Contraconquer.
Version of Thursday 17 January 2019.
Dave Barber's other pages.

Introduced here is a playing-card game of the same genre as the classic Rock-Paper-Scissors (RPS). As with RPS, there is no element of chance, and all players have an equal opportunity to win.

Although Contraconquer can be played in different ways, this report starts with a three-player version using nine different cards, which might be printed thus:

A minimal game can be played with 9-card pack with 1 instance of each card, but a more interesting game results from using a multiple such as a 36-card pack with 4 instances of each card.

The large numeral on its card is its rank. The small numerals, included merely for convenience, indicate which combinations this card will win. As this version of the game is limited to single-digit numbers, the hyphens might be omitted as below:

To begin the game the cards are not shuffled. Rather, player A takes all the cards marked 'A', the other players similarly.

With a small loss of convenince, ordinary playing cards can be substituted. Player A takes the aces, twos, and threes; B takes the fours, fives, and sixes; C takes the seven, eights, and nines. A total of 36 cards will be in use.

The game is played as a succession of tricks. Each trick is a contest of cards, one from each player. Players contribute cards to tricks simutaneously:

• Each player selects a card from their hand and lays it face down on the table. All players do this at the same time, or approximately so.
• After all have done that, each player turns their card face up, again at more or less the same time.
• Players decide who won the trick, as explained below.
• Finally, the three cards of the trick are removed from play.

The chart below indicates who wins each possible trick. Equivalent information is printed on the cards themselves.

 combination winner 1-4-7 2-4-8 3-4-9 1-4-8 1-5-9 1-6-7 1-5-7 1-6-8 1-4-9 1-5-8 2-5-9 3-5-7 2-4-9 2-5-7 2-6-8 2-4-7 2-5-8 2-6-9 1-6-9 2-6-7 3-6-8 3-4-7 3-5-8 3-6-9 3-6-7 3-4-8 3-5-9 1 2 3 4 5 6 7 8 9 player A player B player C

Some players may prefer to consult the following table, which contains the same information:

 1-4-7 → 1 A 2-4-7 → 7 C 3-4-7 → 4 B 1-4-8 → 4 B 2-4-8 → 2 A 3-4-8 → 8 C 1-4-9 → 9 C 2-4-9 → 4 B 3-4-9 → 3 A 1-5-7 → 7 C 2-5-7 → 5 B 3-5-7 → 3 A 1-5-8 → 1 A 2-5-8 → 8 C 3-5-8 → 5 B 1-5-9 → 5 B 2-5-9 → 2 A 3-5-9 → 9 C 1-6-7 → 6 B 2-6-7 → 2 A 3-6-7 → 7 C 1-6-8 → 8 C 2-6-8 → 6 B 3-6-8 → 3 A 1-6-9 → 1 A 2-6-9 → 9 C 3-6-9 → 6 B

The game ends when players have run out of cards. A player's score is the number of tricks that they have won. Two or three players might tie in the number of tricks won, but no individual trick can be tied.

The game is designed so that all cards are equally valuable in capturing tricks. Further, the pattern of winning cards is as scattered as possible; here is a characteristic example. If within a trick, player A's card is a 1 and player B's is a 4:

• if C's is a 7, then A wins (1-4-7):
• if C's is a 8, then B wins (1-4-8);
• if C's is a 9, then C wins (1-4-9).
To state it generally, whenever only two cards of a trick are known, it is not possible to determine which of the three players will win the trick.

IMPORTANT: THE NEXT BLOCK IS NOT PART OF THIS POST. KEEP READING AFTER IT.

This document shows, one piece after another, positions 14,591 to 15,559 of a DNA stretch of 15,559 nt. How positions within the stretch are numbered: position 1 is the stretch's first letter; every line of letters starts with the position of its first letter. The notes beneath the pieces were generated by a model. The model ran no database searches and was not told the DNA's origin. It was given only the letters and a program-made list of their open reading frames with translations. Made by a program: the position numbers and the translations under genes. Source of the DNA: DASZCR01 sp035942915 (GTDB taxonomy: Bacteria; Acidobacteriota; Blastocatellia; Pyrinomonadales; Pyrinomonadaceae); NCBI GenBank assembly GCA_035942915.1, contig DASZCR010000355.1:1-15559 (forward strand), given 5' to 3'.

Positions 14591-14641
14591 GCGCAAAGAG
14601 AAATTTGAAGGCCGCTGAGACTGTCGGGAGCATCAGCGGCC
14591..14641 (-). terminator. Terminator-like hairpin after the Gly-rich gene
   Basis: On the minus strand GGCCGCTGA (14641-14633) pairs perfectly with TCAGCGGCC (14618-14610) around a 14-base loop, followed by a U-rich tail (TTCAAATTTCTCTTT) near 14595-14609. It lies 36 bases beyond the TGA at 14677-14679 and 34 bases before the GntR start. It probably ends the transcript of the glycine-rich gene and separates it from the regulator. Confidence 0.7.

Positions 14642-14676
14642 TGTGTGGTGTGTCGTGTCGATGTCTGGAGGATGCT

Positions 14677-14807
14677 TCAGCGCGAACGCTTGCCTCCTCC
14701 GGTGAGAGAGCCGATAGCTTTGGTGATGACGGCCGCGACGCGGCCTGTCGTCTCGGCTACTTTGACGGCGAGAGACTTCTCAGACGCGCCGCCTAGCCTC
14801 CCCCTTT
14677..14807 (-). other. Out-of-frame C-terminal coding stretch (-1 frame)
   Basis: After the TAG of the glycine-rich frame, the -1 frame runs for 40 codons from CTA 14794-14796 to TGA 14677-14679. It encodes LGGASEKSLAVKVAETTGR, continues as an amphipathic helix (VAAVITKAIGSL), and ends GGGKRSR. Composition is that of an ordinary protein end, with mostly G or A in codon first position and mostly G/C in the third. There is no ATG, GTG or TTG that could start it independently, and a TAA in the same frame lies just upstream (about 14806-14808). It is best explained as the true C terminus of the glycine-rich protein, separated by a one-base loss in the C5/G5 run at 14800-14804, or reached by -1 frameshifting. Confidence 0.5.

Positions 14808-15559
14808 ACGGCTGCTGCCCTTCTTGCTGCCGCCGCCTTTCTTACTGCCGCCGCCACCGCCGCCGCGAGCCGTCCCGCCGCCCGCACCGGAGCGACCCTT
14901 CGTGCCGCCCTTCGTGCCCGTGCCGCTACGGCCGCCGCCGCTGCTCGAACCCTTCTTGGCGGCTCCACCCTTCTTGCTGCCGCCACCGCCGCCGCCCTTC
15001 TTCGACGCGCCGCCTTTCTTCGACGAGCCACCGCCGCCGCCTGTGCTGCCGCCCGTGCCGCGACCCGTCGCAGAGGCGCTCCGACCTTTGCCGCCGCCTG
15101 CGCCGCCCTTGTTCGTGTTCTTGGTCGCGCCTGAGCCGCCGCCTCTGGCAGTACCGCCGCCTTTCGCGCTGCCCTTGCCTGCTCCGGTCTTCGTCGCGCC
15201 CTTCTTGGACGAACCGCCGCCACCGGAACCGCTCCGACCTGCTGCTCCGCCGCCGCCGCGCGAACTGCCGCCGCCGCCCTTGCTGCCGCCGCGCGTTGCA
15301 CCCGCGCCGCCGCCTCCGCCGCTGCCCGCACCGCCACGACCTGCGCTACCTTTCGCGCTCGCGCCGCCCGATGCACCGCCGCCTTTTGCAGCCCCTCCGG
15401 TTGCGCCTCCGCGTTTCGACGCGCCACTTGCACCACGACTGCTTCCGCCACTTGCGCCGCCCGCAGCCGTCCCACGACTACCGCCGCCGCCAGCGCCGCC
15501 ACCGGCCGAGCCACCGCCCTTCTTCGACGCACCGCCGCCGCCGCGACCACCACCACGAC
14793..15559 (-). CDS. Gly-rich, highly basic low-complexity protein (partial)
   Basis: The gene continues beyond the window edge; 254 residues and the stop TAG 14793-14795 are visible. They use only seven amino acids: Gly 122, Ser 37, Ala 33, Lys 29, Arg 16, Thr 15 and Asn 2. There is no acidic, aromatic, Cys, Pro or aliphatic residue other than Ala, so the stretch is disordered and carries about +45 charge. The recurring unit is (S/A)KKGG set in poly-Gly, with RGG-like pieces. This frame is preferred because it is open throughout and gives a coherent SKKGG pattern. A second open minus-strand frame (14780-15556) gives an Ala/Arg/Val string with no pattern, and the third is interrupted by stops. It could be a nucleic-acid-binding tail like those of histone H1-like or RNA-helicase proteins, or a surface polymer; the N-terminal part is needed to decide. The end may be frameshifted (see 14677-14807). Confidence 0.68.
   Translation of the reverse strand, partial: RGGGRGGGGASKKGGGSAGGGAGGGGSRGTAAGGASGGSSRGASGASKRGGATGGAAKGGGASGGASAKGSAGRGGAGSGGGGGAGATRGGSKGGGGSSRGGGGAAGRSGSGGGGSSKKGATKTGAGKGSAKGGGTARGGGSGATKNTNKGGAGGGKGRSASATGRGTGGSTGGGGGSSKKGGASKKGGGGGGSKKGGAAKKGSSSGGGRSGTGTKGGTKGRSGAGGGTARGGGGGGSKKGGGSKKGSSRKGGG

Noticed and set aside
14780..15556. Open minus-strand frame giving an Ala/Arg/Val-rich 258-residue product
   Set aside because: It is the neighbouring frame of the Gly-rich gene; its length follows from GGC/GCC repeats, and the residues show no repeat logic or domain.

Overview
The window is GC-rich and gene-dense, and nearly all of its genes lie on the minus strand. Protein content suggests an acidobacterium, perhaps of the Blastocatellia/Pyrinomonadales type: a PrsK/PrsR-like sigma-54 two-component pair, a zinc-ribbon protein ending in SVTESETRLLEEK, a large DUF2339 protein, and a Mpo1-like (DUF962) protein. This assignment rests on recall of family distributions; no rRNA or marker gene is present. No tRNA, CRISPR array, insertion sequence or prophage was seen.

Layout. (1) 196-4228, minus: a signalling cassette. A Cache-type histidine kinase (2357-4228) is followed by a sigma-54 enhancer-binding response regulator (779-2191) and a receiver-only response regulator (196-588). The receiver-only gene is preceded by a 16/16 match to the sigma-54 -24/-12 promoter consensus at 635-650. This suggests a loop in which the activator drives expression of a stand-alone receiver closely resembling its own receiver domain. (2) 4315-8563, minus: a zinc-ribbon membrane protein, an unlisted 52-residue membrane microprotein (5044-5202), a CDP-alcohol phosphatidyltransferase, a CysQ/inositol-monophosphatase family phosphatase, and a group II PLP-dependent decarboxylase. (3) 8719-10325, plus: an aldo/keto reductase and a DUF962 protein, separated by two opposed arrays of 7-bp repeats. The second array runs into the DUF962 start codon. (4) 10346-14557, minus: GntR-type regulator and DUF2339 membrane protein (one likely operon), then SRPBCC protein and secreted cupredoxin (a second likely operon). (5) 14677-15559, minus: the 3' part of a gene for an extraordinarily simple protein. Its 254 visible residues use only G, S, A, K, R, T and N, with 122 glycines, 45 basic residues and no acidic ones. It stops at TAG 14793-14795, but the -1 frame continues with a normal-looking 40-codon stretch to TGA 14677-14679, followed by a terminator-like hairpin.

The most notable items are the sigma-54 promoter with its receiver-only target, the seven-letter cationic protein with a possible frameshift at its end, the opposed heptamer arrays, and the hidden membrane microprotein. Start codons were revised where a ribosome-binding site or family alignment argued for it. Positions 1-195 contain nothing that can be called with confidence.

All players are equally likely to win the first trick; after that the odds will vary from trick to trick.

When played with a pack of the minimal 9 cards, each player can play their 3 cards in 6 different permutations. With 3 players, this amounts to 216 = 6 × 6 × 6 different games. Each player will take all tricks in 18 of them; in the other 162, each player will take 1 trick for a 3-way tie. Because of the high probability of a tie, most players will choose to use a pack of more than 9 cards.

For other than three players, the scheme detailed above is not always readily adaptable. For one thing, there might be too many winning combinations to fit on the printed card. However, there is a generic approach to suit any number of players, using cards of very plain design that contain only the rank. Here are examples:

For instance, four players would use ranks 0 through 3; seven players 0 through 6. In every case, the quantity of different ranks equals the quantity of players.

In a minimal game each player would start with one card of each rank, but multiples will probably be preferred. All players start each game with equal hands.

As above, play is a succession of simultaneous tricks. To find the winner, a bit of arithmetic is required:

• the ranks of cards are added;
• the sum is divided by the quantity of players;
• the quotient is ignored, but the remainder indicates the winner of the trick:
• remainder 0 means that player A wins the trick;
• 1 → B;
• 2 → C;
• 3 → D;
• and so forth.

Here are some example tricks from a six-player game, using ranks 0 through 5:

cardssumremainderwinner
0-1-3-3-4-5164E
1-2-3-4-4-4180A
0-0-0-1-1-1 33D
2-2-2-3-3-5175F
0-1-1-2-2-2 82C

In deciding the winner of a trick, any group of cards whose sum equals the number of players, or a multiple of it, can for convenience be discarded. In a six-player game, for instance, from the trick 0-1-3-3-4-5 can be removed 0, 3-3, and 1-5. This leaves 4, which is the final value. From 1-2-3-4-4-4 can be removed 1-2-3 and 4-4-4 (sum 12), leaving nothing, which means 0.

Standard playing cards can be used when necessary. In order to give all players an equal opportunity to win, not all of the standard ranks can be used. Because calculations are based on the remainder from division, the number printed on the card can often be replaced by a smaller number to simplify calculation, as listed in the table below; but this substitution is not required for correct play.

actual
rank
would
be
players
2345678
A11 111 111
220 222 222
331 033 333
440 104 444
551 210 555
660 021 066
771 132 107
880 203 20
991 014 3
10100 120 4
J111 235
Q120 000